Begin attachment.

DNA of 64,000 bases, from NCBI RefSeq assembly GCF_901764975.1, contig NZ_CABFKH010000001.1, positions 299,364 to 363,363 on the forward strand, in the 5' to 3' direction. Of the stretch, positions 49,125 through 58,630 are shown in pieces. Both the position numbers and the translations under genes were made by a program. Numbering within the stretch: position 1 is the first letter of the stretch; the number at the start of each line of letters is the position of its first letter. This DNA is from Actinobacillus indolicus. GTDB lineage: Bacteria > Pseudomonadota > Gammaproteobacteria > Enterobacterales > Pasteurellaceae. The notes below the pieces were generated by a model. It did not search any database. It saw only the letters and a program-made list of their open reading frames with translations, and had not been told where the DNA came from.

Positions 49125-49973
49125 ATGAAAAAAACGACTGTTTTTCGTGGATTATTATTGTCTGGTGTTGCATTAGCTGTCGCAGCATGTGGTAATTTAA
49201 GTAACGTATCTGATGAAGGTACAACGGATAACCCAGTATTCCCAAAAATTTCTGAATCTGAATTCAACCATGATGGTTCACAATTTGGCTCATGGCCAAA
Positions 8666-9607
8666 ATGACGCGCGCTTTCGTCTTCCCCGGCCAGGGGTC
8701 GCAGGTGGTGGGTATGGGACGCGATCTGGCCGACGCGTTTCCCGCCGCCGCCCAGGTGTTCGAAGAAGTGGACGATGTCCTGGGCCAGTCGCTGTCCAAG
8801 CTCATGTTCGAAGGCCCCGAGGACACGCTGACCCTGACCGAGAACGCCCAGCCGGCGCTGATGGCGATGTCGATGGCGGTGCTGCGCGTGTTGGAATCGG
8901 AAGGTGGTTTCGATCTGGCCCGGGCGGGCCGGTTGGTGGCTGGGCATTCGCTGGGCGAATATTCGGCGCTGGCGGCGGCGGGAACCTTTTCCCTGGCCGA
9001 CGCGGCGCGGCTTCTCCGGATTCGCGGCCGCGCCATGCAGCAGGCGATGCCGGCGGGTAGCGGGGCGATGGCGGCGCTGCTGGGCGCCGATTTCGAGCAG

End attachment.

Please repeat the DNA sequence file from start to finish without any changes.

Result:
DNA of 64,000 bases, from NCBI RefSeq assembly GCF_901764975.1, contig NZ_CABFKH010000001.1, positions 299,364 to 363,363 on the forward strand, in the 5' to 3' direction. Of the stretch, positions 49,125 through 58,630 are shown in pieces. Both the position numbers and the translations under genes were made by a program. Numbering within the stretch: position 1 is the first letter of the stretch; the number at the start of each line of letters is the position of its first letter. This DNA is from Actinobacillus indolicus. GTDB lineage: Bacteria > Pseudomonadota > Gammaproteobacteria > Enterobacterales > Pasteurellaceae. The notes below the pieces were generated by a model. It did not search any database. It saw only the letters and a program-made list of their open reading frames with translations, and had not been told where the DNA came from.

Positions 49125-49973
49125 ATGAAAAAAACGACTGTTTTTCGTGGATTATTATTGTCTGGTGTTGCATTAGCTGTCGCAGCATGTGGTAATTTAA
49201 GTAACGTATCTGATGAAGGTACAACGGATAACCCAGTATTCCCAAAAATTTCTGAATCTGAATTCAACCATGATGGTTCACAATTTGGCTCATGGCCAAA
Positions 8666-9607
8666 ATGACGCGCGCTTTCGTCTTCCCCGGCCAGGGGTC
8701 GCAGGTGGTGGGTATGGGACGCGATCTGGCCGACGCGTTTCCCGCCGCCGCCCAGGTGTTCGAAGAAGTGGACGATGTCCTGGGCCAGTCGCTGTCCAAG
8801 CTCATGTTCGAAGGCCCCGAGGACACGCTGACCCTGACCGAGAACGCCCAGCCGGCGCTGATGGCGATGTCGATGGCGGTGCTGCGCGTGTTGGAATCGG
8901 AAGGTGGTTTCGATCTGGCCCGGGCGGGCCGGTTGGTGGCTGGGCATTCGCTGGGCGAATATTCGGCGCTGGCGGCGGCGGGAACCTTTTCCCTGGCCGA
9001 CGCGGCGCGGCTTCTCCGGATTCGCGGCCGCGCCATGCAGCAGGCGATGCCGGCGGGTAGCGGGGCGATGGCGGCGCTGCTGGGCGCCGATTTCGAGCAG